Kaj Hallgrimsson, Jun-Won Kim, Mina Morcos & Matthew Schuetz win Project Arrow
A team of four students from Carleton University’s School of Industrial Design won the Automotive Parts Manufacturers’ Association (APMA) of Canada Project Arrow design competition, beating out 20 other entries from across Canada. The Carleton team’s design will be used to create an original, full-build, zero-emission concept vehicle.
“We are all incredibly proud of this team and of the remarkable creativity, innovation and hard work they showed to win this competition,” said Carleton President Benoit-Antoine Bacon. “This is a wonderful example of how Carleton strives for sustainability across our academic programs and research, as we state clearly in our new Strategic Integrated Plan.”
The vehicle, based on a small sports utility vehicle, will be designed, engineered and built through a joint effort that includes Canada’s world-class automotive supply sector. Answering Prime Minister Trudeau’s call for a zero-emissions future by 2050, Project Arrow will bring together the best of the best of Canada’s electric-drive, alternative-fuel, connected and autonomous and light-weight technology companies.
“This is a proud and historic moment for Carleton and its students, Kaj Hallgrimsson, Jun-Won Kim, Mina Morcos and Matthew Schuetz, to have their design chosen as a lighthouse for Canada’s shift into zero-emission vehicle development,” said Colin Singh Dhillon, CTO of the APMA. “The level of learning and growth must have been tremendous for all the students.”
The students completed the design for the competition in just 12 weeks during the COVID-19 pandemic while completing courses and working at internships. The design was based on the concepts of freedom, stability and simplicity and is intended to fit Canadian lifestyles, both in terms of the weather conditions and family needs. Over the next year, the students and their new partners hope to also create a virtual version of the car.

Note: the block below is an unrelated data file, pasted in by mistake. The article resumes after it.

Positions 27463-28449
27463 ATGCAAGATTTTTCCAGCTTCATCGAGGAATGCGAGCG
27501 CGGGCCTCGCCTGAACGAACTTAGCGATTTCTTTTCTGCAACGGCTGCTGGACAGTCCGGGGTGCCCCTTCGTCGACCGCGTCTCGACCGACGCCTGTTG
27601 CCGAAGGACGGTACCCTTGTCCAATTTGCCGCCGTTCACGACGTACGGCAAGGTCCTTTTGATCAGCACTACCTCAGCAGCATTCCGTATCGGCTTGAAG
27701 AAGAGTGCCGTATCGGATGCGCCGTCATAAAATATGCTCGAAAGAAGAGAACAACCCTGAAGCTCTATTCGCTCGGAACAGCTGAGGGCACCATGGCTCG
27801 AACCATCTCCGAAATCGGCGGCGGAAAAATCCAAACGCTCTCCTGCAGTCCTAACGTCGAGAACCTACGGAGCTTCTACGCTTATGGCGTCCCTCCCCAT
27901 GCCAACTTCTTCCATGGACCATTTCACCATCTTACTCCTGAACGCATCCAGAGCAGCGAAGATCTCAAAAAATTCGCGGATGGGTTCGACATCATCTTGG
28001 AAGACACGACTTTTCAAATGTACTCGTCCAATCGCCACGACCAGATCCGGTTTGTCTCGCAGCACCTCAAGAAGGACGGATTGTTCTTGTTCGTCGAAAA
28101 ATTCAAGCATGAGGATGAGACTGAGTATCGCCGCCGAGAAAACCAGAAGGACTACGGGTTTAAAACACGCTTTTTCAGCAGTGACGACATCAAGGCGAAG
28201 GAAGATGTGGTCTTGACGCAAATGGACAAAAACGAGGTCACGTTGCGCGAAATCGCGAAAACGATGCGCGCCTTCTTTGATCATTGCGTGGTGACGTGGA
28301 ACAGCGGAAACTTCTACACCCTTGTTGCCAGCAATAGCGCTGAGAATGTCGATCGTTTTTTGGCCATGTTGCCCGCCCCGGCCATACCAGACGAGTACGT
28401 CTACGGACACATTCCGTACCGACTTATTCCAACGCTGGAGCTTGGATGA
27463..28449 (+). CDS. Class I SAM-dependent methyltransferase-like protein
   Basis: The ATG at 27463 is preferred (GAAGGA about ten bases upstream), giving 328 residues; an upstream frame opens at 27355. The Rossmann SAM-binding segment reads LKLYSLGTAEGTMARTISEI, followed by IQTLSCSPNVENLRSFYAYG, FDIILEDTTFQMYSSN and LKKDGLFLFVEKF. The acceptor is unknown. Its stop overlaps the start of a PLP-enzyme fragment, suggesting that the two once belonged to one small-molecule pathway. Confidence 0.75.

“This was an extracurricular project the students did on their own accord, which makes it so impressive,” said Bjarki Hallgrimsson, director of the Industrial Design program. “The students’ work shows the influence of the education and training they received in the program. The mindset of Carleton students is very ambitious and centered on holistic thinking. Rather than just working on styling or manufacturing, they considered many other aspects in their design, including accessibility, general usability and sustainability.”
As the North American market enters a new automotive era that is driven by “ACES” (Autonomous, Connected, Electric, Shared), Project Arrow showcases the capability of Canada’s automotive supply sector by bringing together Canada’s top supply chain, auto-tech companies and academic institutions. Project Arrow builds on the auto sector’s successful, advanced manufacturing roots, with a goal to establish a more value-added, technology-centered foundation that is ready to drive a new automotive age. This foundation will be the bedrock that will encourage investments from manufacturers in Canada and beyond to develop their next-gen product and technologies within the Canadian automotive technology ecosystem.
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